2013 stamps-assembly-methods.pptx

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2013 stamps-assembly-methods.pptx

  1. 1. C.Titus Brown Assistant Professor CSE, MMG, BEACON Michigan State University August 2013 ctb@msu.edu Assembling metagenomes: a not so practical guide
  2. 2. Acknowledgements Lab members involved Collaborators —  Adina Howe (w/Tiedje) —  Jason Pell —  Arend Hintze —  Rosangela Canino-Koning —  Qingpeng Zhang —  Elijah Lowe —  Likit Preeyanon —  Jiarong Guo —  Tim Brom —  Kanchan Pavangadkar —  Eric McDonald —  JimTiedje, MSU; Janet Jansson, JGI; Susannah Tringe, JGI. Funding USDA NIFA; NSF IOS; BEACON, NIH.
  3. 3. Acknowledgements Lab members involved Collaborators —  Adina Howe (w/Tiedje) —  Jason Pell —  Arend Hintze —  Rosangela Canino-Koning —  Qingpeng Zhang —  Elijah Lowe —  Likit Preeyanon —  Jiarong Guo —  Tim Brom —  Kanchan Pavangadkar —  Eric McDonald —  JimTiedje, MSU; Janet Jansson, JGI; Susannah Tringe, JGI. Funding USDA NIFA; NSF IOS; BEACON, NIH.
  4. 4. Shotgun sequencing and coverage Genome (unknown) X X X X X X X X X X X X X X Reads (randomly chosen; have errors) X XX “Coverage” is simply the average number of reads that overlap each true base in genome. Here, the coverage is ~10 – just draw a line straight down from the top through all of the reads.
  5. 5. Random sampling => deep sampling needed Typically 10-100x needed for robust recovery (300 Gbp for human)
  6. 6. Coverage distribution matters! (MD amplified)
  7. 7. Assembly depends on high coverage
  8. 8. Shared low-level transcripts may not reach the threshold for assembly.
  9. 9. K-mer based assemblers scale poorly Why do big data sets require big machines?? Memory usage ~ “real” variation + number of errors Number of errors ~ size of data set GCGTCAGGTAGGAGACCGCCGCCATGGCGACGATG GCGTCAGGTAGGAGACCACCGTCATGGCGACGATG GCGTCAGGTAGCAGACCACCGCCATGGCGACGATG GCGTTAGGTAGGAGACCACCGCCATGGCGACGATG
  10. 10. Conway T C , Bromage A J Bioinformatics 2011;27:479-486 © The Author 2011. Published by Oxford University Press. All rights reserved. For Permissions, please email: journals.permissions@oup.com De Bruijn graphs scale poorly with data size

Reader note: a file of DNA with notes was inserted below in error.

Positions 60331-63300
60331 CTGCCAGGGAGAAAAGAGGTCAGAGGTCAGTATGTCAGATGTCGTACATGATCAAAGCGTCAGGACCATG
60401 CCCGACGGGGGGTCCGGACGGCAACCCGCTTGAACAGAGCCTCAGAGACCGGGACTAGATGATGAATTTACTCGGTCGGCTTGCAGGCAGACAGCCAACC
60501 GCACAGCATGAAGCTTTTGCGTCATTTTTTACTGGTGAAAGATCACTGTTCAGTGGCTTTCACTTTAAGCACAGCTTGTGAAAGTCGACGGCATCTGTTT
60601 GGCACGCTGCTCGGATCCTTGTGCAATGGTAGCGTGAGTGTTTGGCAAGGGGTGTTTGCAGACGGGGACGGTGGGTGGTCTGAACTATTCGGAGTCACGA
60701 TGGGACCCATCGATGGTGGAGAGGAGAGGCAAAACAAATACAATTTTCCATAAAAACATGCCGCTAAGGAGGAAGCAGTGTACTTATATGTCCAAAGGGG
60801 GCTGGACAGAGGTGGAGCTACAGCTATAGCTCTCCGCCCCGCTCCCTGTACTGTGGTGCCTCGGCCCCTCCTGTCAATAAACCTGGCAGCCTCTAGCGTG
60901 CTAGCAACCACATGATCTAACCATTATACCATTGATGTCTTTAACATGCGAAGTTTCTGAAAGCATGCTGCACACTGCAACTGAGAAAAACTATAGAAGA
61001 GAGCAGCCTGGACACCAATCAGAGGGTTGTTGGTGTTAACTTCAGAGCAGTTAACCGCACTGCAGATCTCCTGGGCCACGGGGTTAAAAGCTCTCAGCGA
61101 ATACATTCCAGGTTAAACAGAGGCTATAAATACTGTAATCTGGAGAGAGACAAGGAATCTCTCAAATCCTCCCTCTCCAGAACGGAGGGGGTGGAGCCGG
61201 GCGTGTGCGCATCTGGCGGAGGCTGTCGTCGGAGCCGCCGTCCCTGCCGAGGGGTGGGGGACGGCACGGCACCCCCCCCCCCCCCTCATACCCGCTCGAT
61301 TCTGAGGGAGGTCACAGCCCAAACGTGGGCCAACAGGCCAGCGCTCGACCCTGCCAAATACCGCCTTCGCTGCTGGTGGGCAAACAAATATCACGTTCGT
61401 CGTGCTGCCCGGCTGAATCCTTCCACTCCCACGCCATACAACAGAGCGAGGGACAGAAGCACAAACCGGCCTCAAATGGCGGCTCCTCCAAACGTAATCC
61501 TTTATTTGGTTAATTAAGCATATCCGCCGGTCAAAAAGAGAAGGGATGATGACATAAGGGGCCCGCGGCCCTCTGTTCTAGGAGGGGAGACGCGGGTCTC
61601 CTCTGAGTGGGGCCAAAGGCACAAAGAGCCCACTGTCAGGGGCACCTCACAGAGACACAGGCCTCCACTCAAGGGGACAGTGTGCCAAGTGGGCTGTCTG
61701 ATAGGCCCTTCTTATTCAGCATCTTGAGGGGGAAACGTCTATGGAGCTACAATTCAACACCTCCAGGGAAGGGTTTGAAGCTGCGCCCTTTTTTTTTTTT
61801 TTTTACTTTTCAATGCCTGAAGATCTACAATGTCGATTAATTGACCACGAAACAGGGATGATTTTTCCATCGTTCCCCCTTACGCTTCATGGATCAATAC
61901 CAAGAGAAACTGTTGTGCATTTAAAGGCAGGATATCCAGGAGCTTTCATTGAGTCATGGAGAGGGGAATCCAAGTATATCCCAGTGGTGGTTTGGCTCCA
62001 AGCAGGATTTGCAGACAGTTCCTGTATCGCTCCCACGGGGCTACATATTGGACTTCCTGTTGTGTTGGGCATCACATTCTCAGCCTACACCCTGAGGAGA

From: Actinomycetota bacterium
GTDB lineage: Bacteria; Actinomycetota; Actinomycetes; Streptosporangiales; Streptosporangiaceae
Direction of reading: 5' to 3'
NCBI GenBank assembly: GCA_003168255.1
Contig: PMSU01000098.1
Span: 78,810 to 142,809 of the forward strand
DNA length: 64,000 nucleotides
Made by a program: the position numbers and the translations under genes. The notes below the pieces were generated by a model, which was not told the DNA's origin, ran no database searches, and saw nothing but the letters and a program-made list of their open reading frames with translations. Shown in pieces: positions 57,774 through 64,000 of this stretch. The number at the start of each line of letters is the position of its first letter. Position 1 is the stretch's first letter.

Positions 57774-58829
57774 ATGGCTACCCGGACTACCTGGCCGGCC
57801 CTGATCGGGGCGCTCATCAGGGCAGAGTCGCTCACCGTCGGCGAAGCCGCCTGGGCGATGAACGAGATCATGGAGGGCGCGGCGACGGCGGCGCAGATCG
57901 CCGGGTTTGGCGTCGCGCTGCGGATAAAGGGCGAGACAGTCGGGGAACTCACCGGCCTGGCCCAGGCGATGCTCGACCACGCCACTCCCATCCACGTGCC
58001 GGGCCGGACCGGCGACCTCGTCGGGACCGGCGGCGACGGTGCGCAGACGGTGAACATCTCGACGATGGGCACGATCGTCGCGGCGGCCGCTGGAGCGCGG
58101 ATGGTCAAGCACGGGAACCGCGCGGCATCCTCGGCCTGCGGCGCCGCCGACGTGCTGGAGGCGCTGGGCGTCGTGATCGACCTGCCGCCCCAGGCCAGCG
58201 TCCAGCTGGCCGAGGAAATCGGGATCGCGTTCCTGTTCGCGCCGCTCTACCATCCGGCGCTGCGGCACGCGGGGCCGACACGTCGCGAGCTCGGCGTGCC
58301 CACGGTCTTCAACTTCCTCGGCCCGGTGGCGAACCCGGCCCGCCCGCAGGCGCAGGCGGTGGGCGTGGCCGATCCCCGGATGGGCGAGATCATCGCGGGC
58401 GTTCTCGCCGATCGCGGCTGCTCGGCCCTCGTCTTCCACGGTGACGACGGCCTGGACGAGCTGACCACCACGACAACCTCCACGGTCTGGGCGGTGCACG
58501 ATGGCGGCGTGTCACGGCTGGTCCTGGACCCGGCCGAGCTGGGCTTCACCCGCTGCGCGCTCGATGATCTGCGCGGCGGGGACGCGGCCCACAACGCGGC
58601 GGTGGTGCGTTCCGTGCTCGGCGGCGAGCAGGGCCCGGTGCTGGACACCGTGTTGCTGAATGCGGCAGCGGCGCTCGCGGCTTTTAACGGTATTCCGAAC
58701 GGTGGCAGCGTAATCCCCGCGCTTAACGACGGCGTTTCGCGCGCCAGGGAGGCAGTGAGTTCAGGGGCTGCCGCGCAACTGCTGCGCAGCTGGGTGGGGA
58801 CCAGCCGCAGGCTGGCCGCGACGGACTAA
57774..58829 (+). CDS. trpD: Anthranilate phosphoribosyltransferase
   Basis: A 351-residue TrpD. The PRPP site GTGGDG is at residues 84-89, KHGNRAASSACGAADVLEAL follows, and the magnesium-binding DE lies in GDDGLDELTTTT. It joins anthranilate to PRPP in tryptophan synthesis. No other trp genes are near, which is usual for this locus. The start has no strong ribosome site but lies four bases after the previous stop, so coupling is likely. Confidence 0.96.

11. 11. Practical memory measurements Velvet measurements (Adina Howe)
  12. 12. How much data do we need? (I) (“More” is rather vague…)
  13. 13. Putting it in perspective: Total equivalent of ~1200 bacterial genomes Human genome ~3 billion bp Assembly results for Iowa corn and prairie (2x ~300 Gbp soil metagenomes) Total Assembly Total Contigs (> 300 bp) % Reads Assembled Predicted protein coding 2.5 bill 4.5 mill 19% 5.3 mill 3.5 bill 5.9 mill 22% 6.8 mill Adina Howe
  14. 14. Resulting contigs are low coverage. Figure 11: Coverage (median basepair) distribution of assembled contigs from soil metagenomes.
  15. 15. How much? (II) —  Suppose we need 10x coverage to assemble a microbial genome, and microbial genomes average 5e6 bp of DNA. —  Further suppose that we want to be able to assemble a microbial species that is “1 in a 100000”, i.e. 1 in 1e5. —  Shotgun sequencing samples randomly, so must sample deeply to be sensitive. 10x coverage x 5e6 bp x 1e5 =~ 50e11, or 5 Tbp of sequence. Currently this would cost approximately $100k, for 10 full Illumina runs, but in a year we will be able to do it for much less.
  16. 16. We can estimate sequencing req’d: http://ivory.idyll.org/blog/how-much-sequencing-is-needed.html
  17. 17. “Whoa, that’s a lot of data…” http://ivory.idyll.org/blog/how-much-sequencing-is-needed.html
  18. 18. Some approximate metagenome sizes —  Deep carbon mine data set: 60 Mbp (x 10x => 600 Mbp) —  Great Prairie soil: 12 Gbp (4x human genome) —  Amazon Rain Forest Microbial Observatory soil: 26 Gbp
  19. 19. How can we scale assembly!? —  We have developed two prefiltering approaches. —  Essentially, we preprocess your reads and (a) normalize their coverage and (b) subdivide them by graph partition. “We take your reads and make them better! Satisfaction guaranteed or your money back!*” *Terms may not apply to NSF, NIH, and USDA funding bodies.